Tennis Australia has devoted considerable time to dealing with a vocal minority of players who have continued to complain about conditions in hotel quarantine.
Spanish player Roberto Bautista Agut issued an apology after he likened conditions in quarantine to being in jail, in a video he said was released without his consent.
In the video, Bautista Agut was critical of the Victorian Government, saying the quarantine arrangements were “a complete disaster”.
He later issued a statement saying it was a private conversation taken out of context and released to the media without his knowledge.
Russian player Yulia Putintseva drew criticism yesterday for an Instagram post in which she was seen holding a protest sign in her hotel room.
Putintseva later continued to complain about cleanliness standards, posting videos of mice in her hotel room.
Mr Tiley said Tennis Australia had to remind players that their complaints may not be well received in Melbourne.
“We’re doing the best we can to ask the players to be respectful of the Victorian community, who’ve been through a really tough time over four months of a lockdown, and paid significant prices in loss of life and also in jobs,” he said.
“It’s just one of those environments that we have to every single day talk to the players and ask them to respect that position.
“I believe the majority of them are, it’s just a select few that are not there yet.”
British player Johanna Konta spoke up during a conference call with hundreds of players earlier this week, urging them to be mindful of local sentiment and keep their complaints private.
She told Channel Nine that emotions were running high during the first few days of quarantine, and players were simply anxious about how they would perform after two weeks in a hotel room.
“A big part of that frustration for these players will be how well will they be able to perform and I think that just comes along with being a professional athlete and sometimes rationale doesn’t come into it,” she said.
“The reason we are here is to put on a show for the people of Australia, the people of Melbourne, and also the world stage.”
Tennis Australia is yet to reveal whether allowances will be made in its schedule for the 72 players in hard quarantine, but Mr Tiley hinted that could be a possibility.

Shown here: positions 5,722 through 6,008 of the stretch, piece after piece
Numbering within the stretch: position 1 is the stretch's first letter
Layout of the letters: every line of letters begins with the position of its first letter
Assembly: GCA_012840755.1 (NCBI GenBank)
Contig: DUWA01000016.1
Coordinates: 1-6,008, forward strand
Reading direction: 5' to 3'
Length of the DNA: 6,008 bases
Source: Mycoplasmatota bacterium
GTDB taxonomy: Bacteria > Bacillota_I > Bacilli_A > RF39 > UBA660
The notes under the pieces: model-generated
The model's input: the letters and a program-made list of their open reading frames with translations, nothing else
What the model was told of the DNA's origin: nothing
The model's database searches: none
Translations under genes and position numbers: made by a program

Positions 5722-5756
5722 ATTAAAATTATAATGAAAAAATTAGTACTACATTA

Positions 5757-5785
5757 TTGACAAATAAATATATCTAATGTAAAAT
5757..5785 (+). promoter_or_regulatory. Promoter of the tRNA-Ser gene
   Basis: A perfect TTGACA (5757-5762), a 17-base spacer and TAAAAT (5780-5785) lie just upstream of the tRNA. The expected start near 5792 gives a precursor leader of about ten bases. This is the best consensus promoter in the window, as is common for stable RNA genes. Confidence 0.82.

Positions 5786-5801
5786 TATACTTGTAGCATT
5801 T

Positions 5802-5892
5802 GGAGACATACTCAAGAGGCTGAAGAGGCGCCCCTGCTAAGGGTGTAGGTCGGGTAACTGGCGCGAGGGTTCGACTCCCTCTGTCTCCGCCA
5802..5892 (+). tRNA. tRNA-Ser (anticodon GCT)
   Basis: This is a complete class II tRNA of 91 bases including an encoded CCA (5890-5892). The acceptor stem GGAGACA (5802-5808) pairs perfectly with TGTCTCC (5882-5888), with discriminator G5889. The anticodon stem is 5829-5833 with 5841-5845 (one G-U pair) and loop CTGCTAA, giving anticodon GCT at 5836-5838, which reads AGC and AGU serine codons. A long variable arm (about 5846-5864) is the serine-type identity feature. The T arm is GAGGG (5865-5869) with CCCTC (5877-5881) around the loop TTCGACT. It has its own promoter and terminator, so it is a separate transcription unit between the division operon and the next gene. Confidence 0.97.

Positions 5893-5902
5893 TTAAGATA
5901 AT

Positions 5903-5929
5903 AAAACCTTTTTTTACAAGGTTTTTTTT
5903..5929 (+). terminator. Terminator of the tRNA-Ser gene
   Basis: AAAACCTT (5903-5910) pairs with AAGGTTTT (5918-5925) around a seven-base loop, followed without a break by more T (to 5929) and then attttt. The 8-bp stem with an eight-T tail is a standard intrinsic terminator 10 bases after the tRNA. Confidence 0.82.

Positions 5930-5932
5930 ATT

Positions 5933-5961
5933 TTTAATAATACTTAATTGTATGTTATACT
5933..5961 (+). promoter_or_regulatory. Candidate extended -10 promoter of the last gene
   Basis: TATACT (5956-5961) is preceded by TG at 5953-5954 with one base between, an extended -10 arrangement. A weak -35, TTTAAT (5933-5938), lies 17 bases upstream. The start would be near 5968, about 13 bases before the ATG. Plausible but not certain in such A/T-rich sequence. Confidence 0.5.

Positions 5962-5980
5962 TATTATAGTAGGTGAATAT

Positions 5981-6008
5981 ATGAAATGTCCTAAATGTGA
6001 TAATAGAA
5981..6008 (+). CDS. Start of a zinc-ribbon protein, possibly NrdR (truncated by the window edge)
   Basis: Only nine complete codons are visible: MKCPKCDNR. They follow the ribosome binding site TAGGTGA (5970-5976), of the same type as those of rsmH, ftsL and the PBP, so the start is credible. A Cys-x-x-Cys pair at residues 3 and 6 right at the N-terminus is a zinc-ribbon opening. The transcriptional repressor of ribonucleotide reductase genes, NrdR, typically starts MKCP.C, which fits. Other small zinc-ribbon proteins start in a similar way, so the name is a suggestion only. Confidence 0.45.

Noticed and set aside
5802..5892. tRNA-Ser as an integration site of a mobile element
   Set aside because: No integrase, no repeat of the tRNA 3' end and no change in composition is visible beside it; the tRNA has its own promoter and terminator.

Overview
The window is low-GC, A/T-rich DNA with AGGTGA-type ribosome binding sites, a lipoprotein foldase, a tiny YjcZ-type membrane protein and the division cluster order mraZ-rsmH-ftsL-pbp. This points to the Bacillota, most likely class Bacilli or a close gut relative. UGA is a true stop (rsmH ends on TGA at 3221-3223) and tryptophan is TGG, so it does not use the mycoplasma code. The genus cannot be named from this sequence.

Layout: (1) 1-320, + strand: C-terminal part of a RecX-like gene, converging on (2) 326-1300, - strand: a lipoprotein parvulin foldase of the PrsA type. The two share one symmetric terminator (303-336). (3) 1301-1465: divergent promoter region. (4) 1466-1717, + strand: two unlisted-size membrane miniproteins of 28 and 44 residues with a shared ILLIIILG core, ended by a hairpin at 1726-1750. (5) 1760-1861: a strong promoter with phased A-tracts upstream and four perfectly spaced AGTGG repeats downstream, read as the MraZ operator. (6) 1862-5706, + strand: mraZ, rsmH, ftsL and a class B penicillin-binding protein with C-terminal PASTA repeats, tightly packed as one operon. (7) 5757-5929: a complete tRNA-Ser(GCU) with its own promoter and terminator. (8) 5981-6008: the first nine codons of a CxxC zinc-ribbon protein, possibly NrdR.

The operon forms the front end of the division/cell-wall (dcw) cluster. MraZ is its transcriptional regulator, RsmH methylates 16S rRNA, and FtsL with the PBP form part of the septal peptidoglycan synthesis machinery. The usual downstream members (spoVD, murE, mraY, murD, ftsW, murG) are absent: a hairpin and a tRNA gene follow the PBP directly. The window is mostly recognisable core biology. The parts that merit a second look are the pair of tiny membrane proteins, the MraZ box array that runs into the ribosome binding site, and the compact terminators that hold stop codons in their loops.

“I think how we can adjust is what happens in the lead-in events, how many lead-in events we have and when we start and what the schedule is for those players who need more time,” he said.
“I’m aware of these figures and I wanted to share them with you because there’s been a lot of debate about how many people we have in the Australian Open who are positive,” she said. “This morning we became aware of three more positives.”
The three additional cases will be included in Thursday’s official figures.
Ms Neville said two cases are players, including one who is strongly suspected of shedding the virus and is already in lockdown because they arrived on a flight with another positive case.
The second player and their support person who returned positive swabs will not be allowed outside their hotel rooms while the Department of Health and Human Services reviews their test results to determine whether they are also shedding the virus.
“In the meantime though, the player and the support person … will not be training until we have final confirmation they are either shedding [the virus] or that they are positive,” Ms Neville said.
“If they are positive those two will go into the health hotel and the two bubble people will be considered close contacts and will be in lockdown for the 14 days.”
Tennis Australia boss Craig Tiley told Melbourne radio station 3AW on Wednesday morning the bill for the quarantine program is expected to top $40 million and will be partially paid by the Victorian government.
That was strongly disputed by Ms Neville.
“I want to be really clear about this,” she said, “hotel quarantine for the Australian Open is fully funded by Tennis Australia, I’ve triple confirmed that again today.